Wow, if you are in the market for kids microscopes, we have a great one for you. And if you are in the market for a great educational gift, look no further! The zOrb Digital Microscope from Carson Optical is really cool.
When I was a boy, I had a friend who always seemed to have the coolest toys, far better than the other kids on the block. He was the first to get a ColecoVision, and he had a Spiderman wrist action web shooter that actually launched sticky goo a couple of feet. I found out later that his parents were getting a divorce and his father kept sending him all sorts of the best toys, probably more to anger his ex-wife off than anything else.
One day while playing at his house the mailman delivered a box that contained a real kids science microscope! It was actually a kids microscope set, which meant it came with a small number of slides with things printed on them. Not actual things to look at mind you, but cruddy prints of things that basically looked like a bunch of ink dots when you put them under the microscope. We quickly became bored with the slides that were nothing but ink prints of cells and such, so we started putting anything we could fit under the microscope. The biggest problem was that our ability was limited by the size of the area under the scope. You had to put the object between to glass slides to fit it between the tray and the lens, but that didn’t stop us from putting leaves, tiny ants, and some salt under there to see what they looked like. It was a children’s microscope, certainly not for any real scientific study, but it was still tons of fun.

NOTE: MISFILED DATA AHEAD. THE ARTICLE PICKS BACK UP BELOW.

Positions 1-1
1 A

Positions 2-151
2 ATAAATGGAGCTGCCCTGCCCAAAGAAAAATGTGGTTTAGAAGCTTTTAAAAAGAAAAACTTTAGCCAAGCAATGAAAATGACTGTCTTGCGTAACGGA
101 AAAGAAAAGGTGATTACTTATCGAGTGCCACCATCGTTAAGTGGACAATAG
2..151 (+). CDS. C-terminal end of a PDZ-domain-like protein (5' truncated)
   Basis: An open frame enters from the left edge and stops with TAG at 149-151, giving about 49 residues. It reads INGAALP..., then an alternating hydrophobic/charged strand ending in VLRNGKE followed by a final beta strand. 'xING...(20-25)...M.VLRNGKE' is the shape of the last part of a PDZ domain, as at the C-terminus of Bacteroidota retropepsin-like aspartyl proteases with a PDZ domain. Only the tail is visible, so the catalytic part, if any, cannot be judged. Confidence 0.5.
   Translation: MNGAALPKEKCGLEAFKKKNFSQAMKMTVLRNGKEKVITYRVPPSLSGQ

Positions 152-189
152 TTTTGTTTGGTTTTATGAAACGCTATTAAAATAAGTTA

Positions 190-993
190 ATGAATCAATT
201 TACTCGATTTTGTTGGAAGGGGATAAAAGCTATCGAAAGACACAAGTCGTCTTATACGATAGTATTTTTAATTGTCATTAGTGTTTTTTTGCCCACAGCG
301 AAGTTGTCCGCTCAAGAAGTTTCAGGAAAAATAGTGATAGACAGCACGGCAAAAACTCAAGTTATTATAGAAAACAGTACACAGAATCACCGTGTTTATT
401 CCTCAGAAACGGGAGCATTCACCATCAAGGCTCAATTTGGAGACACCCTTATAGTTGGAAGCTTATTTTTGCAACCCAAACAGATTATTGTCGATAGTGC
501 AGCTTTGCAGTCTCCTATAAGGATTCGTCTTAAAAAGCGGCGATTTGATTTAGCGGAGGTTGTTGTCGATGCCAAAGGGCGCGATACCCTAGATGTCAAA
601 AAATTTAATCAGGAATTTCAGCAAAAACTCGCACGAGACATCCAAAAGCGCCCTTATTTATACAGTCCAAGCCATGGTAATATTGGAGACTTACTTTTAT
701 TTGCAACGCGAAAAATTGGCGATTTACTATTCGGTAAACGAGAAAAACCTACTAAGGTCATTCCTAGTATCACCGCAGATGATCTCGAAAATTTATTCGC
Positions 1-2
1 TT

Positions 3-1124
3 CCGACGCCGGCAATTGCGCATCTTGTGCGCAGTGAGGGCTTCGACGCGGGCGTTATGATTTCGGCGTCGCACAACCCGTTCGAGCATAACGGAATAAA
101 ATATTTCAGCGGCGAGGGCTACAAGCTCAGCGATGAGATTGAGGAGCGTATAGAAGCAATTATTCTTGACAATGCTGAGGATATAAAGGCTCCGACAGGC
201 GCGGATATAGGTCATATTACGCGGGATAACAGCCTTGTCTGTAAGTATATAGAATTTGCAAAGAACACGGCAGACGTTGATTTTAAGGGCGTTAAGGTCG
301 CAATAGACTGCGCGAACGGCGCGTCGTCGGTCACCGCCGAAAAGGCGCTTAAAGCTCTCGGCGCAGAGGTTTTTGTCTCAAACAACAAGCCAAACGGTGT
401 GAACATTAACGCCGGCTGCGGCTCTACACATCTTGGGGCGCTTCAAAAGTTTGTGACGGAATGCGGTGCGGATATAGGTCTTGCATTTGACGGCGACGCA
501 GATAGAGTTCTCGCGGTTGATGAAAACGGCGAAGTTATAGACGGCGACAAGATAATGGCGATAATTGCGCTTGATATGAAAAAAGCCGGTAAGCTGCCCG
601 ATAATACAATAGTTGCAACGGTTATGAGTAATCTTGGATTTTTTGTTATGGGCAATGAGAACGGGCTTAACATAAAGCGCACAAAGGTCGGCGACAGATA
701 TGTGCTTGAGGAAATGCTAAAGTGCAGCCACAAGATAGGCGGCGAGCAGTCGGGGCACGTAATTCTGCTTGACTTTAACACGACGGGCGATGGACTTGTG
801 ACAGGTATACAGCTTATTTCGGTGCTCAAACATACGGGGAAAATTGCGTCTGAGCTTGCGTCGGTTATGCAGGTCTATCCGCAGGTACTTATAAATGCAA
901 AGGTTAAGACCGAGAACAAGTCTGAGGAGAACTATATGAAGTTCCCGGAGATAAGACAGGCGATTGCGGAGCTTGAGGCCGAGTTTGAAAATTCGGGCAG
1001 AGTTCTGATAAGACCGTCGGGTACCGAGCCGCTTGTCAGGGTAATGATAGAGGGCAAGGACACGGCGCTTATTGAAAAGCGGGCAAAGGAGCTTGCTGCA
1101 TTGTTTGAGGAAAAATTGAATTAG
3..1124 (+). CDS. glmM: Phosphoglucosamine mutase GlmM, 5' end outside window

That was sometime in the 80s. Flash forward to today and have microscopes for kids come a long way! No more being restricted to objects that can fit on a thin slide, now you can easily attach a movable microscope directly to your computer over USB.
We got a Carson Optical zOrb last week and have been having tons of fun putting stuff under it and looking at it on the computer screen. It says it has a 35x magnification when using a 14″ monitor. I don’t feel like doing the math to figure out what the magnification is when using it with out 24″ iMac, but it’s certainly larger than 35x. It was super super easy to setup on our Mac. It came with one of those little tiny mini CD’s with the driver software that you can not put into a Mac without an adapter to make it think it’s a large CD, but no worries. I just headed over to the Carson Optical website and downloaded the drivers. A couple of clicks and one super easy to plug in USB cable later and we were microscoping anything we could get our hands on (Is microscoping a word?)
Oh, did I mention that it’s also a digital microscope camera, able to take both still pictures and digital video of the object you are magnifying? There is a single button on the top for snapping an image, and you rotate the top part of the orb to focus it. There are 4 LED lights surrounding the camera area that make for some very clear images, once you wait a second or two for the auto brightness to adjust
This is not your fathers toy microscope either. It’s well constructed, the focus mechanism is very smooth yet resistive enough to allow for fine adjustments without going out of focus with a normal touch and it takes some great pictures.
Below are a three of the many shots we took with it. See if you can guess what any of them are in the comments below, and we’ll post the answers sometime next week.